University of Virginia
The Albert and Shirley Small Special Collections Library
Charlottesville, VA
Papers: In the Hampson Gary Papers, 1893-1943, 50 items.
Correspondents include John W. Davis.


Washington and Lee University
Lewis F. Powell, Jr. Archives, School of Law
Lexington, VA
Papers: 1888-1953, 1 cubic foot and 3 oversize folders.
The papers of John W. Davis contain documentation from when he was in law school at Washington and Lee, certificates and awards, photographs, paintings and drawings, and artifacts.

Papers: 1895-1930, 0.2 linear foot.
Includes typescript of a speech delivered by John W. Davis at Martinsburg, West Virginia (January 4, 1905); law license (1895); statements of assets (1904-1917); correspondence, and miscellaneous documents (1898-1930).


Washington and Lee University
Special Collections
Lexington, VA
Papers: In the LeRoy Hodges Papers, 1908-1942, 13 feet.
Correspondents include John W. Davis. An unpubished finding aid is available in the repository.


West Virginia University Library
Morgantown, WV
Papers: 1886-1953, 5 feet.
Scrapbooks, diaries, correspondence and papers of the noted lawyer and 1924 presidential aspirant for the Democrats, John W. Davis, kept by his daughter, a famous author, Julia Davis Adams. Noteworthy is a 1948 official publication in tribune to Davis’ career as Solicitor General of the United States. There is a typescript copy of his diary recounting his wartime and post-war tenure (1918-21) as ambassador to Great Britain. His letters include some of his candid feelings about the political events of his day such as the New Deal and tributes to his scholarly approach to practicing law from Supreme Court Justices Robert H. Jackson and Felix Frankfurter.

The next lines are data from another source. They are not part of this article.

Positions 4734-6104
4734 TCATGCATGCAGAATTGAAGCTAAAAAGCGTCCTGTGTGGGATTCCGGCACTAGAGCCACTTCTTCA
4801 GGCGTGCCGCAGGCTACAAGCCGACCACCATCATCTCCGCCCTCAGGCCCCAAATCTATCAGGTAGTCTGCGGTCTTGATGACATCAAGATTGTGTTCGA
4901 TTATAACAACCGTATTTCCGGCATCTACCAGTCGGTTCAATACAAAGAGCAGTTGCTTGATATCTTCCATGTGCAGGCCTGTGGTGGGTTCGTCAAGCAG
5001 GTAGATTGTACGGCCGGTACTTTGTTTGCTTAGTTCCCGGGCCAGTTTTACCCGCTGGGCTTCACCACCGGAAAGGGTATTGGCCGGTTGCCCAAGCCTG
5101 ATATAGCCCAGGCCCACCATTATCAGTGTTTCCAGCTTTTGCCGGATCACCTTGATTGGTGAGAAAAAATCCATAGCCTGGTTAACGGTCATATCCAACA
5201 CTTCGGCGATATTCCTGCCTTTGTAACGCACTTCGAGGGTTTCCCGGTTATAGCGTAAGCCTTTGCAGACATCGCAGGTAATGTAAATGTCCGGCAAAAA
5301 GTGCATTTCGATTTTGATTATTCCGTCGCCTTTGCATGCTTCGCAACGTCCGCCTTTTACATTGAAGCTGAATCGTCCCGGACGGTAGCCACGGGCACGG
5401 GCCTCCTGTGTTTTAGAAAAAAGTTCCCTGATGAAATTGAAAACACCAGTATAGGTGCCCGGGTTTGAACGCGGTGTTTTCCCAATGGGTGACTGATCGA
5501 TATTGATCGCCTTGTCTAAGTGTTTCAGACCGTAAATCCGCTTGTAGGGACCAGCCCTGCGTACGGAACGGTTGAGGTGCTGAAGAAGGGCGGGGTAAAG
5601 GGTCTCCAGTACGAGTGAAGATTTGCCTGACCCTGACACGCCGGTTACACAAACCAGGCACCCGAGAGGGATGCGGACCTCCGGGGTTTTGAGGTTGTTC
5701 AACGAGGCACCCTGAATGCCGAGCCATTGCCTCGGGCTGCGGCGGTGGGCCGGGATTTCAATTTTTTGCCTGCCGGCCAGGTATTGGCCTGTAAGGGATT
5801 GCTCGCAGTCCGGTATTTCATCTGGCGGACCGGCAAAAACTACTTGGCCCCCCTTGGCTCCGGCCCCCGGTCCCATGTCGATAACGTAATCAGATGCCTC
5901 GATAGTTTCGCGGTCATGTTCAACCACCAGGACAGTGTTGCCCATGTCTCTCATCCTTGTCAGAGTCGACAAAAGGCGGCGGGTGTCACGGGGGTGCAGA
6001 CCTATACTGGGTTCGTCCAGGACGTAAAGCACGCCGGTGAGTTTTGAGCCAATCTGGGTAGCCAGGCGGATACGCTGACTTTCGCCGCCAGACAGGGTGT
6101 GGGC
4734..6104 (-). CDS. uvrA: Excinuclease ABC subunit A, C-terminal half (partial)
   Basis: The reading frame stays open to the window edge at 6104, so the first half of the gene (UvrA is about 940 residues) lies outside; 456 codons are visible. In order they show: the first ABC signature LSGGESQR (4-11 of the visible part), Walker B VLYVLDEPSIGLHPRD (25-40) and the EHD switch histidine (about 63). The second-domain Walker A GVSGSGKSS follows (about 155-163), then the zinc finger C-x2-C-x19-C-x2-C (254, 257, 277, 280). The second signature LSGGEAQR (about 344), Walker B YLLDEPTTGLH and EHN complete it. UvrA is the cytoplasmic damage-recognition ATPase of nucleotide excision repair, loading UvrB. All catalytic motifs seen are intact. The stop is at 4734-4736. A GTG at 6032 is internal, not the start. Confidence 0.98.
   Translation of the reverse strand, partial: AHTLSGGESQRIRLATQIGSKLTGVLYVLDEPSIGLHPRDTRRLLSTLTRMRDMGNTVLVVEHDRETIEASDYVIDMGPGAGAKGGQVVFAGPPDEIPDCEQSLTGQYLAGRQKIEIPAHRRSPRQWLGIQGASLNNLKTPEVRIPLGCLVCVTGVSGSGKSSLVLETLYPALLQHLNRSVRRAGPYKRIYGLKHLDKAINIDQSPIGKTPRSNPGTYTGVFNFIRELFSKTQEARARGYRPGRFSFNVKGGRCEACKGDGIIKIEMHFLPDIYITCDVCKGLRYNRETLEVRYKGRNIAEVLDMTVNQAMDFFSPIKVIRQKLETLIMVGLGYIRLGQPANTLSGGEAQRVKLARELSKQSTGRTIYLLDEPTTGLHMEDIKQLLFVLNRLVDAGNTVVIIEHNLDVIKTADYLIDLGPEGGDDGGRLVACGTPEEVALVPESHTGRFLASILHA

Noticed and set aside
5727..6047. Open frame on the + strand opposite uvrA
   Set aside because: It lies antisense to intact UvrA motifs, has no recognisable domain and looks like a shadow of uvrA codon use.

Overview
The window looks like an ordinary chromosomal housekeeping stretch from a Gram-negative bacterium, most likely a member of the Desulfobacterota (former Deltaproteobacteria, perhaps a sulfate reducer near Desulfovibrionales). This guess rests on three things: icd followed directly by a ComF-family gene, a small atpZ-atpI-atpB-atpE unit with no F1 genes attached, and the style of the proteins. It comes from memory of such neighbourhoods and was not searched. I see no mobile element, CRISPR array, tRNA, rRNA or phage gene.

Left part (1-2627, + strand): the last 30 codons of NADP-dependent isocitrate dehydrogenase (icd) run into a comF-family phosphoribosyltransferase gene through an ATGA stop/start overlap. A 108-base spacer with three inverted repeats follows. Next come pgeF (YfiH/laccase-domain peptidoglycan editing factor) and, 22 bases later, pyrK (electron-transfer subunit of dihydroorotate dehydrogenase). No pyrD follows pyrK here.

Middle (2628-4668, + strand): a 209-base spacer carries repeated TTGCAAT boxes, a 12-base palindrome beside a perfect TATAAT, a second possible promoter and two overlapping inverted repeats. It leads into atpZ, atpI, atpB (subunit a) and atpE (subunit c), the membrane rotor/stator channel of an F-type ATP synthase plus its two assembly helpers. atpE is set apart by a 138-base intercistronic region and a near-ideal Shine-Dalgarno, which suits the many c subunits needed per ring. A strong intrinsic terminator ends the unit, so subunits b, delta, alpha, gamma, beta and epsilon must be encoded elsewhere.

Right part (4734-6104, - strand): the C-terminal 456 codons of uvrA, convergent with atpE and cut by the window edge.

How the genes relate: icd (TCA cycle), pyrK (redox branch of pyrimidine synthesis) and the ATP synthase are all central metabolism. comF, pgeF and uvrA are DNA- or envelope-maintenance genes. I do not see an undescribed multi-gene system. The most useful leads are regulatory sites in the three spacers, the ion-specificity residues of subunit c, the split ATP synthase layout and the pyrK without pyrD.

Papers: ca. 1924-1953, 32 items.
Correspondence of the 1924 Democratic presidential nominee; draft of a speech on legislative power; tickets to the Democratic National Convention in New York; and a poem concerning Davis’s candidacy for president in 1924. Correspondence is between Davis and his nephew, John J.D. Preston, of Charleston. Subjects mentioned include politics, World War II, Davis’s law practice, and family matters.